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Optogenetics of the Spinal Cord: Use of Channelrhodopsin Proteins for Interrogation of Spinal Cord Circuits

[ Vol. 19 , Issue. 7 ]

Author(s):

Md Habibur Rahman, Youngpyo Nam, Jae-Hong Kim, Won-Ha Lee and Kyoungho Suk*   Pages 714 - 724 ( 11 )

Abstract:


Spinal cord circuits play a key role in receiving and transmitting somatosensory information from the body and the brain. They also contribute to the timing and coordination of complex patterns of movement. Under disease conditions, such as spinal cord injury and neuropathic pain, spinal cord circuits receive pain signals from peripheral nerves, and are involved in pain development via neurotransmitters and inflammatory mediators released from neurons and glial cells. Despite the importance of spinal cord circuits in sensory and motor functions, many questions remain regarding the relationship between activation of specific cells and behavioral responses. Optogenetics offers the possibility of understanding the complex cellular activity and mechanisms of spinal cord circuits, as well as having therapeutic potential for addressing spinal cord-related disorders. In this review, we discuss recent findings in optogenetic research employing the channelrhodopsin protein to assess the function of specific neurons and glia in spinal cord circuits ex vivo and in vivo. We also explore the possibilities and challenges of employing optogenetics technology in future therapeutic strategies for the treatment of spinal disorders.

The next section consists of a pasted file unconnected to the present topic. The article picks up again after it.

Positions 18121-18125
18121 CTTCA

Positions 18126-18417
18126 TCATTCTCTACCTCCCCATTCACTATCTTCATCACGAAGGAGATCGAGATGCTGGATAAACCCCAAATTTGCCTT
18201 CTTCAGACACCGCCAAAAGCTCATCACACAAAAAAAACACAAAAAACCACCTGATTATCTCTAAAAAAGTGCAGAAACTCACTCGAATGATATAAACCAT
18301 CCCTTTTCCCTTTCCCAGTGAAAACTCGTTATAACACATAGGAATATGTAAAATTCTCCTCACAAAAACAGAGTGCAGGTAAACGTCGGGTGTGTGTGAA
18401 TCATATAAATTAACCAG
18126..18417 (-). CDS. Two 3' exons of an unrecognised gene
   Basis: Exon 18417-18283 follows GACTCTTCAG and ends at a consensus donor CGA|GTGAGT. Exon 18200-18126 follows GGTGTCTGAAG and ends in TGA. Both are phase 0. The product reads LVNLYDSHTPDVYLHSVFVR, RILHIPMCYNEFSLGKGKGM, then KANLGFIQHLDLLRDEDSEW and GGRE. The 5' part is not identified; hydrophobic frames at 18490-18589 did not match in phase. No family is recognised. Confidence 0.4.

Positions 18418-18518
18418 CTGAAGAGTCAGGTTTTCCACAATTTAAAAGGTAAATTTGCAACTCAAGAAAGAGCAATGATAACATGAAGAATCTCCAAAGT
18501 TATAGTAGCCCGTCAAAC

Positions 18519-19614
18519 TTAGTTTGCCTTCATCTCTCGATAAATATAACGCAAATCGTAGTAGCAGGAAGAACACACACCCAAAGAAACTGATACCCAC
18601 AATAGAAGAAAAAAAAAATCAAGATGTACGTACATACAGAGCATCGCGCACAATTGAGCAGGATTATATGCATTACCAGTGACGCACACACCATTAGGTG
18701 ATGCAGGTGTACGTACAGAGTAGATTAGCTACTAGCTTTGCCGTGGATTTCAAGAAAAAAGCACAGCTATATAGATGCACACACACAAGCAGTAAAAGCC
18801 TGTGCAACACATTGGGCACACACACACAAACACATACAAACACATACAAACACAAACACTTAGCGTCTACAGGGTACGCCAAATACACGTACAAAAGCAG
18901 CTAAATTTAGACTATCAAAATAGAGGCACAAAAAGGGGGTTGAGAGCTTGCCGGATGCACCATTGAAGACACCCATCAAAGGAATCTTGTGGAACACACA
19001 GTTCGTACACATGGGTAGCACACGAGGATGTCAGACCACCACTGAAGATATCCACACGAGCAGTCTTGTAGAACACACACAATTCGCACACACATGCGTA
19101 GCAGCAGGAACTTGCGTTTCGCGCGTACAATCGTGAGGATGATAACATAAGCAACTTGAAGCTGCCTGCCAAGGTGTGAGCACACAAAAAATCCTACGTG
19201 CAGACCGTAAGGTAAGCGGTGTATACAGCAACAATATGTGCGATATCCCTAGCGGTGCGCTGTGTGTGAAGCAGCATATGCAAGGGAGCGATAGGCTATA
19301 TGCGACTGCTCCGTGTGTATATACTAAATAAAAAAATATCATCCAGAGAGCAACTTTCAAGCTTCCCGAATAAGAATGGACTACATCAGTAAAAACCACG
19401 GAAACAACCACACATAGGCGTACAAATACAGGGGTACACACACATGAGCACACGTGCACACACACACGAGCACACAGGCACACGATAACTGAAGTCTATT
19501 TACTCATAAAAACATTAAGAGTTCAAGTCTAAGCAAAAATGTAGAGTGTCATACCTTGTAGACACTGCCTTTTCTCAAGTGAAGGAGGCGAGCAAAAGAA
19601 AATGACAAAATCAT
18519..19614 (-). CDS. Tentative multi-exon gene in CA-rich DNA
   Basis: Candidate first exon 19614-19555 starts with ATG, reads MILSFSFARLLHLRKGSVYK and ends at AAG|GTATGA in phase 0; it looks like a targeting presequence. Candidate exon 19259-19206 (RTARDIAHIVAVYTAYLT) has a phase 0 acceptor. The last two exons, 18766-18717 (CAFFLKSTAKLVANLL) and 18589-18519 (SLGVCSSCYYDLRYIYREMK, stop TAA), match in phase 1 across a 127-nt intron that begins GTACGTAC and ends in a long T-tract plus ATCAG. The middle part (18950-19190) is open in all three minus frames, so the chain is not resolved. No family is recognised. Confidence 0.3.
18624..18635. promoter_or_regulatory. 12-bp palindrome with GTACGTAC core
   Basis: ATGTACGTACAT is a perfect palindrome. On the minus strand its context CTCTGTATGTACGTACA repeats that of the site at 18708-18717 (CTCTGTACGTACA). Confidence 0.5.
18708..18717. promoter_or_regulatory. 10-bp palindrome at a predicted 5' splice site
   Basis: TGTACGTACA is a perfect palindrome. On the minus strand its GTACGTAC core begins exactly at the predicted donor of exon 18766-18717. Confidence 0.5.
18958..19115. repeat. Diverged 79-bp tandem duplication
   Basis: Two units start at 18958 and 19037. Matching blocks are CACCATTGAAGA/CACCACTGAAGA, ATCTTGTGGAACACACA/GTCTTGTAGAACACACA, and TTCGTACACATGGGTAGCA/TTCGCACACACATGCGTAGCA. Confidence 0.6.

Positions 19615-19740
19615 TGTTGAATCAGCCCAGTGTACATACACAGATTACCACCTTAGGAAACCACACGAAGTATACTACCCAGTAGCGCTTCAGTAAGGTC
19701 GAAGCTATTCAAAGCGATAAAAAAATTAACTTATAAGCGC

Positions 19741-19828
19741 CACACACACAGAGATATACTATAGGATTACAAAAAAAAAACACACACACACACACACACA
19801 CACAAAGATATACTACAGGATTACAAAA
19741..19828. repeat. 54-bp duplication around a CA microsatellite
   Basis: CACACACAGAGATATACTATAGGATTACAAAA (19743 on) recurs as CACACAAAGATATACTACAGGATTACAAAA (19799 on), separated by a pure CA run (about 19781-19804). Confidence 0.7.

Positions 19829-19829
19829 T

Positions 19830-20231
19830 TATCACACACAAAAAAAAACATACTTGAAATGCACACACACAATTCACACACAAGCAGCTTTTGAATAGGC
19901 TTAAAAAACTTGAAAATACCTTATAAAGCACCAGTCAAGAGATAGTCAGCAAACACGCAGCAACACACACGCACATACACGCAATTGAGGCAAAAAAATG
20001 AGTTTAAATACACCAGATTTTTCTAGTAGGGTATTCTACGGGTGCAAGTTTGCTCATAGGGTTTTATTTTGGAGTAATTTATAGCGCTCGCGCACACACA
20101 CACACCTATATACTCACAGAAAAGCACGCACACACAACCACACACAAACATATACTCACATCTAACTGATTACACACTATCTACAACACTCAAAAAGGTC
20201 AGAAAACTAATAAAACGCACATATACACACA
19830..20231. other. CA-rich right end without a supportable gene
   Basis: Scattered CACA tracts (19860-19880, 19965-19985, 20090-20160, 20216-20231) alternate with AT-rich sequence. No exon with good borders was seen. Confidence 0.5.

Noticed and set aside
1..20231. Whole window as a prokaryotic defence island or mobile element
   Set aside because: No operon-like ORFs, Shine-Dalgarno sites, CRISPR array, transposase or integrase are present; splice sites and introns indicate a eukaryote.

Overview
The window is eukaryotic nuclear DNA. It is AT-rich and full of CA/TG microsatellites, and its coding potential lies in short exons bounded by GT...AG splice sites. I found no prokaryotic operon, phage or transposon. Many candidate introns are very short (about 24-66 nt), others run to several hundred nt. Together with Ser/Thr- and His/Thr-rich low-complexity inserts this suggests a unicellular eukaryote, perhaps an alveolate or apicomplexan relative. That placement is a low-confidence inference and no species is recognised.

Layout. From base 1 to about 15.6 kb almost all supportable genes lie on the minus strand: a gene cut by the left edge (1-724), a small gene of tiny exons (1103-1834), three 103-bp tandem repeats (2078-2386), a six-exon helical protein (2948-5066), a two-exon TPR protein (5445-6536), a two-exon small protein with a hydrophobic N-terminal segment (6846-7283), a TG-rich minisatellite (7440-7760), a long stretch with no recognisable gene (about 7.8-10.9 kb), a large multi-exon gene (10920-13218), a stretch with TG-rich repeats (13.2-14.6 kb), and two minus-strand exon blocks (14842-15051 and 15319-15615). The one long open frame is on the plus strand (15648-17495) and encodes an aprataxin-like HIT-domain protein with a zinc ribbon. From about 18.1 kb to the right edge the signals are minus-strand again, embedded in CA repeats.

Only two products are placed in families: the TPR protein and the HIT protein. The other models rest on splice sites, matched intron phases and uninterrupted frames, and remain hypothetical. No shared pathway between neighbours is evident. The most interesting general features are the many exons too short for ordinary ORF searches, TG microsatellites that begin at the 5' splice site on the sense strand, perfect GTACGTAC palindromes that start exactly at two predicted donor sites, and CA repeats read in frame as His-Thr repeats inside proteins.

Keywords:

Optogenetics, channelrhodopsin, spinal cord, neurons, glia, pain, locomotion.

Affiliation:

Department of Pharmacology, Brain Science & Engineering Institute, BK21 Plus KNU Biomedical Convergence Program, School of Medicine, Kyungpook National University, Daegu, Department of Pharmacology, Brain Science & Engineering Institute, BK21 Plus KNU Biomedical Convergence Program, School of Medicine, Kyungpook National University, Daegu, Department of Pharmacology, Brain Science & Engineering Institute, BK21 Plus KNU Biomedical Convergence Program, School of Medicine, Kyungpook National University, Daegu, School of Life Sciences, BK21 Plus KNU Creative BioResearch Group, Kyungpook National University, Daegu, Department of Pharmacology, Brain Science & Engineering Institute, BK21 Plus KNU Biomedical Convergence Program, School of Medicine, Kyungpook National University, Daegu

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